Running in Place

Running in Place

The rate of software developers suffering from burnout is on the rise and yet the elitism never seems to die. Why is it wrong to use jQuery in 2022 instead of switching to modern alternatives like ES2048 or frameworks like Bingo.js?

In this post, let’s explore learning for the sake of inflating your own ego.

Knowledge as an ego tool

The developer entered the following code:

["1", "2", "3"].map(parseInt);

And puffed his stomach, for he’s part of the 1% of Javascript developers who understand the language well enough to know that this line will return [1, NaN, NaN].

Like many developers who have affinity for Javascript, he uses the language as a way to differentiate himself from the masses. After all, if no one else can understand his code, then he’s obviously a special snowflake.

Not only is complexity good for the ego, but it also sells.

The new objective

You thought that building software was about solving real world problems and bringing in cold hard cash as a result? In reality, it’s about who creates the biggest problem so that they can get paid for more hours to solve it.

Take web frameworks for instance. If a developer uses frameworks like Django, or Ruby on Rails, they can build an MVP in as little as 6 weeks. Some MVPs are so simple that they can be implemented in a weekend.

Another common task in web development is to manipulate the DOM. If you want to move quickly, the obvious choice is jQuery.

But in web development, if you use any framework or library that’s more than 10 years old, you’ll get paid less as a result of finishing work early. The natural solution is to do the following:

  1. Split your code base in two.
  2. One for the backend.
  3. The other for the frontend.
  4. Invent new patterns for authentication, rendering, and state management.
  5. Roll your own crypto if possible.

Now you’ve essentially grew your income exponentially. Instead of 6 weeks for an MVP, you’ll be done in 6 months. The recipe for earning a high income as a software developer is as follows:

  1. Use new technology that hasn’t been battle tested yet.
  2. Spend 40% of your time dealing with bugs in this new technology.
  3. Spend another 40% reinventing the wheel.
  4. Spend the remaining 20% actually building app features.

Always remember the 80/20 rule.

We’re running in place

My favorite CSS framework is Bootstrap. With it, I can quickly build UIs without having to reinvent the wheel. When the team decided that it was more important to remove the jQuery dependency instead of adding more features to the framework, I was confused.

Wasn’t the goal of Bootstrap to allow web developers to speed up development? How does removing jQuery move us towards that goal? I couldn’t understand.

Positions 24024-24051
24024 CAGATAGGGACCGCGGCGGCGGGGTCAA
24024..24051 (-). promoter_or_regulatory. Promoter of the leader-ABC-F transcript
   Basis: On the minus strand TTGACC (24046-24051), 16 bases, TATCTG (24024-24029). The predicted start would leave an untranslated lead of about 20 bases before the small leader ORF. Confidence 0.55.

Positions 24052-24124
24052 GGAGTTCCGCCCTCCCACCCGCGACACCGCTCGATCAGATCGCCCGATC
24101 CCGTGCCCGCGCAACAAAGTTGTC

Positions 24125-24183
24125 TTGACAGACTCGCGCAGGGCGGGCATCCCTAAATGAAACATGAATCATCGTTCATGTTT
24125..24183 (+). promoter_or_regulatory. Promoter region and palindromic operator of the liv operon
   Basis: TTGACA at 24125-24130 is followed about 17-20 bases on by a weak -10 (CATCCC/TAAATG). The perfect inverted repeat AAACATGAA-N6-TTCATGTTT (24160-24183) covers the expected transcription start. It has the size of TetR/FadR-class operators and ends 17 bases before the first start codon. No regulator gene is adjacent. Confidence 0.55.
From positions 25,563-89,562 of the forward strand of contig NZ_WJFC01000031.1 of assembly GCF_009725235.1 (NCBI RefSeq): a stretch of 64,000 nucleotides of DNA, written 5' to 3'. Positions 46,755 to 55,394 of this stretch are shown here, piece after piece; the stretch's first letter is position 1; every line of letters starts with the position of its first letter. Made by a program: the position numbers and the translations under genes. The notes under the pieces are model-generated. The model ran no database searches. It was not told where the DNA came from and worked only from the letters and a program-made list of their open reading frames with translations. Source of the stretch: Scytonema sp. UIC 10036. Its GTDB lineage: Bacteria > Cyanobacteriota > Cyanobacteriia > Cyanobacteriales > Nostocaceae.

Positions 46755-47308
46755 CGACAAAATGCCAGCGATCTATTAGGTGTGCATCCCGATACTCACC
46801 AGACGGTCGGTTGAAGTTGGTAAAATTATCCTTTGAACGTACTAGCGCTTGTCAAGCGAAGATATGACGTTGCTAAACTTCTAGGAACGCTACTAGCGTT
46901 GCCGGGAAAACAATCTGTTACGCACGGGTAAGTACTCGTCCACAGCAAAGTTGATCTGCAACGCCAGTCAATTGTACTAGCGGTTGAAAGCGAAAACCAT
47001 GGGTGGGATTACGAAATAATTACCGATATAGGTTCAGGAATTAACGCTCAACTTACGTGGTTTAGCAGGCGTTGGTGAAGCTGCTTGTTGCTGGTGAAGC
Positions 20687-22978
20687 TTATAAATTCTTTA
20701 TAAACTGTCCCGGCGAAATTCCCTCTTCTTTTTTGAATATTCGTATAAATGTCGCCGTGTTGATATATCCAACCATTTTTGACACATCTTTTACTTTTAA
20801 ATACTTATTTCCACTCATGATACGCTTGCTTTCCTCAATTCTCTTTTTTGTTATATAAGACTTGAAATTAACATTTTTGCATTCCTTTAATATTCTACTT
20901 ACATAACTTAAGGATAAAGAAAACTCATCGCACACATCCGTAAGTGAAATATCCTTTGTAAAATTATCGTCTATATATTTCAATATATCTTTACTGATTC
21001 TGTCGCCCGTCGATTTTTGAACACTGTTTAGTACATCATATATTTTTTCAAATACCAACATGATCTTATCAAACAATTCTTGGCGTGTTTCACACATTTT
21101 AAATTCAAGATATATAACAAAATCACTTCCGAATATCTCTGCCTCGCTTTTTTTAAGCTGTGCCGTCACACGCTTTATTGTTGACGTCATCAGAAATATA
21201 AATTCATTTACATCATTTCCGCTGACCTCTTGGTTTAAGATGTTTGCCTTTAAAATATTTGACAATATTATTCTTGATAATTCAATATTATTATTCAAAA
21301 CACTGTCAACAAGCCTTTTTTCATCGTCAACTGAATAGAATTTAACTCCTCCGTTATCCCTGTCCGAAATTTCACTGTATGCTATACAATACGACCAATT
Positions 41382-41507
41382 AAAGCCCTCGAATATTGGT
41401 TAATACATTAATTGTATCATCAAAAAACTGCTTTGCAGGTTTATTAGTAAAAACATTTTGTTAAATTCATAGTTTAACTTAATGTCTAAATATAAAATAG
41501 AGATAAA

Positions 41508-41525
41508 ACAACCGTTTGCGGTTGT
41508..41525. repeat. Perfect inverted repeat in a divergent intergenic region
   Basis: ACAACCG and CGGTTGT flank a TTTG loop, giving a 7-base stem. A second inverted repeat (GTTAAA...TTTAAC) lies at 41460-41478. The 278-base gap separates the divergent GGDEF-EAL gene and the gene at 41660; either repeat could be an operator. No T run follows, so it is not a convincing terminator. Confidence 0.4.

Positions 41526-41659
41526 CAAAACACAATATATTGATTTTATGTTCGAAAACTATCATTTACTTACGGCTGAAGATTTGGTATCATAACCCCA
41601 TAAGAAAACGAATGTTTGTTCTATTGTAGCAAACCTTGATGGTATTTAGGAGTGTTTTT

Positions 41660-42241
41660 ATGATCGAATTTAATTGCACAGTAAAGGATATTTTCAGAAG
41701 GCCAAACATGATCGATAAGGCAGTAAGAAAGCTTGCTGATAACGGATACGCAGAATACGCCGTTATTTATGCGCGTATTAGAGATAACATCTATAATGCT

Instead of providing us with more components and utilities, Bootstrap 5 gave us a few quality of life changes and no jQuery. Developer productivity in BS5 is the same as with BS4 or maybe even worse because you now have to use vanilla javascript instead of jQuery plugins to work with the components. Instead of opening a modal with jQuery ($("modal").show()), you now have to instantiate an object. Not a huge difference but still lost simplicity.

Of course, you can now bundle your own javascript and remove components that you don’t need. As if that matters in a world where everyone is shipping web apps containing megabytes (yes, megabytes), of client side scripts.

It looks like we’re running in place. Instead of moving forward by building better tools that can help us become more productive, we’re building complex tools with the goal of pleasing the elite — people who rely on complex technology to charge more hours.

Even if removing jQuery is the right decision, was it really the priority right now? Was it worth it to sacrifice developer time towards that goal instead of using it to add more features? Yes it was, because according to our new objective, we need to bill more hours and the only way to do that is by becoming less productive.

Standing still is better

Instead of constantly trying to keep up with trends, it’s better to stand still and appreciate what’s already available. But isn’t the industry going to die if we do that? Isn’t technology supposed to be like a soldier dodging a sniper — a moving target?

Says who? Technology has never been about learning new stuff so that you can pretend to be better than everyone else. It was about winning the war. It is what helped the allied army decipher encoded messages. Do you really think that these programmers cared about what others thought of them? Hitler was out for blood. Either they deciphered those messages or they’re thrown in gas chambers.

Whenever you’re looking to pickup something new, ask these questions:

  1. Does this thing help me ship features faster?
  2. Does it make my life easier?
  3. Do my users prefer products built with it?

If you can’t answer yes to all of them then it clearly sucks.